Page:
Shortly after we received the AOGCC's response, on Feb 28th, Governor Dunleavy fired Commissioner French (also reported by ADN).   

In statements made to the media, French responded:

“I think this is happening because I have been firmly standing up for the public interest in oil and gas conservation”


“It’s about what we do as a watchdog agency,” “My view is a watchdog has to roam the whole property. And their view is, ‘no, we’re going to put the watchdog on a short chain.’ And I just disagreed with that.”​

But that's not all.  

In a dangerous irony, there are signs that emissions from Alaska's North Slope oil and gas industrial zone could be on the rise due to thawing permafrost, itself a result of climate change induced by the burning of fossil fuels.  

A 2014 study, Landscape and Permafrost Changes in the Prudhoe Bay Oil Field, from the Geobotany Center at University of Fairbanks, documented numerous changes in the permafrost and surrounding landscape and warned that it could have significant implications for infrastructure, including oil and gas well integrity.  

In April 2017 a BP well failed and leaked oil and gas for days before it could be controlled. According to the AOGCC emergency order, the root cause of the incident was a combination of the well construction geometry the outer casing shoe set in the permafrost and thawing permafrost and subsidence.  As reported by Inside Climate News, a second well failed for similar reasons in Dec 2018.  The AOGCC called for another inquiry and scheduled an emergency hearing in February 2019. 

Following the February 13the hearing the Commission concluded that BP’s assessment of the April 2017 well failure was inadequate, and that the oil company BP, “has no evidence that permafrost subsidence will not result in sudden catastrophic failure” at wells with two-casing-string designs, referring to a common design among the 1,700 wells at Prudhoe Bay" (read the full order here).

The order concluded that BP’s assessment of the April 2017 well failure was inadequate, and that the oil company BP, “has no evidence that permafrost subsidence will not result in sudden catastrophic failure” at wells with two-casing-string designs, referring to a common design among the 1,700 wells at Prudhoe Bay" and ordered PB to provide more information. 

On his way out the door on Friday, Feb 28th, Hollis French filed the following two requests for a hearing. 



 

The first (left) is in relation to the massive Hilcorp gas leak that occurred in the winter and spring of 2017.  As described in Wikipedia:

In December 2016,[1] a natural gas pipeline running beneath Turnagain Arm in Cook Inlet, near Nikiski, Alaska, southwest of Anchorage ruptured, leaking large quantities of natural gas into the water. The escaped gas rises, and is released into Earths atmosphere after clearing the surface. It is estimated that between 6 - 8.8 million litres (210,000 - 310,000 cubic feet) of natural gas is being released from the damaged pipe per day. The pipeline operator, Hilcorp Energy, has said that there is presently too much sea ice to safely launch a repair mission. They added that shutting off the flow of natural gas through the pipeline would compound the problem, because the pipe had previously been used to transport crude oil and the residual crude in the pipe would then be exposed to the sea water once the pipeline was depressurized.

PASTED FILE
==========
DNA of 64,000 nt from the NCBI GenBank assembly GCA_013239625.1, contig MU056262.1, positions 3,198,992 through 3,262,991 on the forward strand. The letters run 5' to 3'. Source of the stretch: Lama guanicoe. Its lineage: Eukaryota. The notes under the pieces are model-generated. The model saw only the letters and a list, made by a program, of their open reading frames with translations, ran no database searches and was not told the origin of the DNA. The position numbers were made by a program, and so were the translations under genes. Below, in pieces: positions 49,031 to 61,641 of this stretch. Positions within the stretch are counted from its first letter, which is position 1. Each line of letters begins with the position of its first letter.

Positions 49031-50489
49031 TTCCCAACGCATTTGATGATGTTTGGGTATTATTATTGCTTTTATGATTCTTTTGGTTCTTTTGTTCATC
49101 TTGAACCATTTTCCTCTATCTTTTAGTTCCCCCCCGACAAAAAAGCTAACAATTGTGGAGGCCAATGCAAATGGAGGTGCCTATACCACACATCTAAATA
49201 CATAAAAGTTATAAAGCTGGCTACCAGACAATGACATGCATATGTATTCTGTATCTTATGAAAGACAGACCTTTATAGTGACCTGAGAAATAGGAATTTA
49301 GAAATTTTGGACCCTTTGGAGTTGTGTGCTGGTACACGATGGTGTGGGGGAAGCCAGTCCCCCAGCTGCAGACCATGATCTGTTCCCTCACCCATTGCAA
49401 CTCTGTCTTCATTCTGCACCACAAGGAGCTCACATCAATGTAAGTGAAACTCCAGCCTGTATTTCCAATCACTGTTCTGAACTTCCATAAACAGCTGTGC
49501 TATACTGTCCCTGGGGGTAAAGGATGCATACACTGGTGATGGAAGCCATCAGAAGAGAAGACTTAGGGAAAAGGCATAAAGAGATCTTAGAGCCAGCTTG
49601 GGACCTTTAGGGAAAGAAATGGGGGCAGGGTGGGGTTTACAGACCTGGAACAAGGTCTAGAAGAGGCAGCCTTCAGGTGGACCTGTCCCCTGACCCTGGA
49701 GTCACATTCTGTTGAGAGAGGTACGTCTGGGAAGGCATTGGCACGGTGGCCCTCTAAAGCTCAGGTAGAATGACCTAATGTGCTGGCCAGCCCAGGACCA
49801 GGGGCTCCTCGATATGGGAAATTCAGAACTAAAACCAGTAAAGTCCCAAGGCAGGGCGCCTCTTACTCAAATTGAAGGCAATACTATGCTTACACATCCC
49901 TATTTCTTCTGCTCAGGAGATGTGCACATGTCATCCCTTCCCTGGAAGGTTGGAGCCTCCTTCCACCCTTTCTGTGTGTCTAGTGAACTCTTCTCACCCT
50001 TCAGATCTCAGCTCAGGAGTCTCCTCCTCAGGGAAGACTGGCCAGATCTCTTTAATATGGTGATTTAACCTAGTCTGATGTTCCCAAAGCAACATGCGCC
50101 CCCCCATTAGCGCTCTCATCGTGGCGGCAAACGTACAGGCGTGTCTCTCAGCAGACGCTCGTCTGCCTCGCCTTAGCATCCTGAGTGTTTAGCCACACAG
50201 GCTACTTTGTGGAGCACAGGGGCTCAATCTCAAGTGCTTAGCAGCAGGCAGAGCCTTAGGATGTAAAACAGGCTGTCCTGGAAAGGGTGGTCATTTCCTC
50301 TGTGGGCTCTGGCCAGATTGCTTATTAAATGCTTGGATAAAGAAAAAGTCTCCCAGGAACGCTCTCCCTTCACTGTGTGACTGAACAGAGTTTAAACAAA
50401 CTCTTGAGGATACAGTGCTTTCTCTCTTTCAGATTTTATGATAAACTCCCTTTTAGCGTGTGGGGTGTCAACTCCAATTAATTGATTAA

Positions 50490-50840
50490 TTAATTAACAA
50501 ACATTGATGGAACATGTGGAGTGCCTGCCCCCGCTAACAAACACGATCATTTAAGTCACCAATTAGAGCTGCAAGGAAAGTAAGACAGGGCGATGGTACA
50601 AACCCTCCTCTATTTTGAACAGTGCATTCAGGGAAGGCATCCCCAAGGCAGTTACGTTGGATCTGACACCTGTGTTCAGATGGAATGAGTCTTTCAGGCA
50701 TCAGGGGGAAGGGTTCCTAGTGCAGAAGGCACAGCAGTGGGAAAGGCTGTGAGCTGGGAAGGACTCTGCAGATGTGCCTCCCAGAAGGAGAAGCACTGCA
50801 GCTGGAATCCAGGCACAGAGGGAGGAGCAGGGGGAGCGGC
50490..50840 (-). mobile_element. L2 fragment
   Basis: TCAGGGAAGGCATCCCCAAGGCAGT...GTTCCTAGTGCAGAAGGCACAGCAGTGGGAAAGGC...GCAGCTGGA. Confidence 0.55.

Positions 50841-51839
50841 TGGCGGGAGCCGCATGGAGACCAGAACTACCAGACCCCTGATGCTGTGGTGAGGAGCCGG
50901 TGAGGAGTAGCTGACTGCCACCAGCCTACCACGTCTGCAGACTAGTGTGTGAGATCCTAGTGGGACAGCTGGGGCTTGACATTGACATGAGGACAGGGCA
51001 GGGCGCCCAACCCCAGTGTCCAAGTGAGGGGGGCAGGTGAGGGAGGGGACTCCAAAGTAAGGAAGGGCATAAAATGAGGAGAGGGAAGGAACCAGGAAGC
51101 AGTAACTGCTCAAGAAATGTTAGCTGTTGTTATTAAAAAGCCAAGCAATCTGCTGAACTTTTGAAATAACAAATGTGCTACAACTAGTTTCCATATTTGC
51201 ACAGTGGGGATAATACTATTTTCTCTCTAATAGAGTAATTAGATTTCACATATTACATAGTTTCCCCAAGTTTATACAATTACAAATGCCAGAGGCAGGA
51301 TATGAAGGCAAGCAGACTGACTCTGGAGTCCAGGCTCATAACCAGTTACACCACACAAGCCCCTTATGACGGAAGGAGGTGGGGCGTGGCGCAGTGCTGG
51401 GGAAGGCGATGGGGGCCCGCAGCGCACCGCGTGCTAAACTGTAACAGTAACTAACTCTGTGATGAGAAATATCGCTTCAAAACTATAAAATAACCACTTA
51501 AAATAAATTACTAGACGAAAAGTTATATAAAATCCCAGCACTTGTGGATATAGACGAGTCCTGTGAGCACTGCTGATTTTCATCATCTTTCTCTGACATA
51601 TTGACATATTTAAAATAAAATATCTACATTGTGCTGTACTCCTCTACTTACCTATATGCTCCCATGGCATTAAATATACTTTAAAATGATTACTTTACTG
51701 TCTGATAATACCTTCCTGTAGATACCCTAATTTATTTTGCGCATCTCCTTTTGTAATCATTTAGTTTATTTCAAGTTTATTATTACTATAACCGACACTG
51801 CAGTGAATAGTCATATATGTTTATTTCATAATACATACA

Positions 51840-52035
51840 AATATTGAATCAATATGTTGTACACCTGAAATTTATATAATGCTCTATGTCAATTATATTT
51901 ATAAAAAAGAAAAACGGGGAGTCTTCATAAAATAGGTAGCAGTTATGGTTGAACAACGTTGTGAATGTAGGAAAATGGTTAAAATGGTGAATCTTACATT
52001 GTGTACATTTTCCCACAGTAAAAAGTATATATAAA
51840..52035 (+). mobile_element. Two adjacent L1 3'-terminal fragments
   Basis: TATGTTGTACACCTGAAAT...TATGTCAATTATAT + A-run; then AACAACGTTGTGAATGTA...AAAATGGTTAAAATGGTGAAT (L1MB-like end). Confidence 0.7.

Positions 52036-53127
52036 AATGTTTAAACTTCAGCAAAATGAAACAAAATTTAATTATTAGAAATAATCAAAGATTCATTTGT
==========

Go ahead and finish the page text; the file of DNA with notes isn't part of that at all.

The leak was first reported in February 2017, but an investigation by the Pipeline and Hazardous Materials Safety Administration states that the leak may have begun in December 2016.[1]  The leak was reported to be dry natural gas being sent to the platforms as fuel, which consists of 99% methane. Divers reported that the leak was caused by the pipeline being laid across a rock on the ocean floor, resulting in a small hole. [2][3]  Non-profit organizations representing the environment have either sued or expressed interest in suing Hilcorp Energy, claiming that the ongoing situation is a danger to beluga whales and other marine life.[4][5]  The leak was repaired April 13, 2017 when divers were able to install a clamp on the leaking pipe. [2][6]

The second hearing request was for the BP well that spewed methane for several days before workers were able to get the well under control in April 2017.  This was the first of two recently failed wells, referenced above, associated with subsidence caused by permafrost thaw.

As Bill Wielechowski noted in a recent Anchorage Press report on the firing of Hollis French:'

“I don’t think the average Alaskan knows how influential the oil industry is in Juneau.  I don’t think that it was a coincidence that he was suspended on administrative leave the day that the AOGCC started one of the biggest hearings in recent history on a BP well issue.”  

When asked what would he like to see get accomplished from this dispute, French replied:

“I feel like the Commission needs a course correction; that’s what I said to the Governor.  We just need to remember who we serve, that the laws apply statewide, and don’t give away anything.  Don’t just say that we are powerless. That is a surrender of sovereignty. Let the watchdog roam the whole property.”

We couldn't agree more. 

####

Research on these issues is on-going, check back for updates.  

Links to media and reports related to this post:

Oil and gas commission expands investigation into why 2 wells failed at Prudhoe Bay.  
KTUU, March 7, 2017
Pipeline and Hazardous Materials Safety Administration (PHMAS) reports.

__________________

* 100K Mcf of gas = 5,509 metric tons of C02 or roughly the equivalent of adding 13.5 million cars/yr. to our highways.